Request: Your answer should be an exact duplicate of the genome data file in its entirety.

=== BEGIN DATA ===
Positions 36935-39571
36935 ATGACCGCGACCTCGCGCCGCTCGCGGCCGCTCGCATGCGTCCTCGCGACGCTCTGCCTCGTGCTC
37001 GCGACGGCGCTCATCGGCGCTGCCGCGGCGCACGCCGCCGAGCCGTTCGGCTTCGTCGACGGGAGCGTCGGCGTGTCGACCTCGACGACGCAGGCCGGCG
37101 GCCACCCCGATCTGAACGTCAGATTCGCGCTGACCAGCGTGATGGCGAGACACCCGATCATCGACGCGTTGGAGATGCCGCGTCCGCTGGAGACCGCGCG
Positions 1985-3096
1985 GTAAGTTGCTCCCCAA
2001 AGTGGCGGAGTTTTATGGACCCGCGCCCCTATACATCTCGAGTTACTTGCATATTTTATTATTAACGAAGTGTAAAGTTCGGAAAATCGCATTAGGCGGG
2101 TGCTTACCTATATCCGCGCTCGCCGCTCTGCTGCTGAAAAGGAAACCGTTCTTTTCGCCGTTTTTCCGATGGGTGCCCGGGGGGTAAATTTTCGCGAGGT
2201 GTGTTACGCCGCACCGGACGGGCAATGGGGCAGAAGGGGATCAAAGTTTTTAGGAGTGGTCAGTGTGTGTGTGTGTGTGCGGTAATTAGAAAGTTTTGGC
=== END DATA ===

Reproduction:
Positions 36935-39571
36935 ATGACCGCGACCTCGCGCCGCTCGCGGCCGCTCGCATGCGTCCTCGCGACGCTCTGCCTCGTGCTC
37001 GCGACGGCGCTCATCGGCGCTGCCGCGGCGCACGCCGCCGAGCCGTTCGGCTTCGTCGACGGGAGCGTCGGCGTGTCGACCTCGACGACGCAGGCCGGCG
37101 GCCACCCCGATCTGAACGTCAGATTCGCGCTGACCAGCGTGATGGCGAGACACCCGATCATCGACGCGTTGGAGATGCCGCGTCCGCTGGAGACCGCGCG
Positions 1985-3096
1985 GTAAGTTGCTCCCCAA
2001 AGTGGCGGAGTTTTATGGACCCGCGCCCCTATACATCTCGAGTTACTTGCATATTTTATTATTAACGAAGTGTAAAGTTCGGAAAATCGCATTAGGCGGG
2101 TGCTTACCTATATCCGCGCTCGCCGCTCTGCTGCTGAAAAGGAAACCGTTCTTTTCGCCGTTTTTCCGATGGGTGCCCGGGGGGTAAATTTTCGCGAGGT
2201 GTGTTACGCCGCACCGGACGGGCAATGGGGCAGAAGGGGATCAAAGTTTTTAGGAGTGGTCAGTGTGTGTGTGTGTGTGCGGTAATTAGAAAGTTTTGGC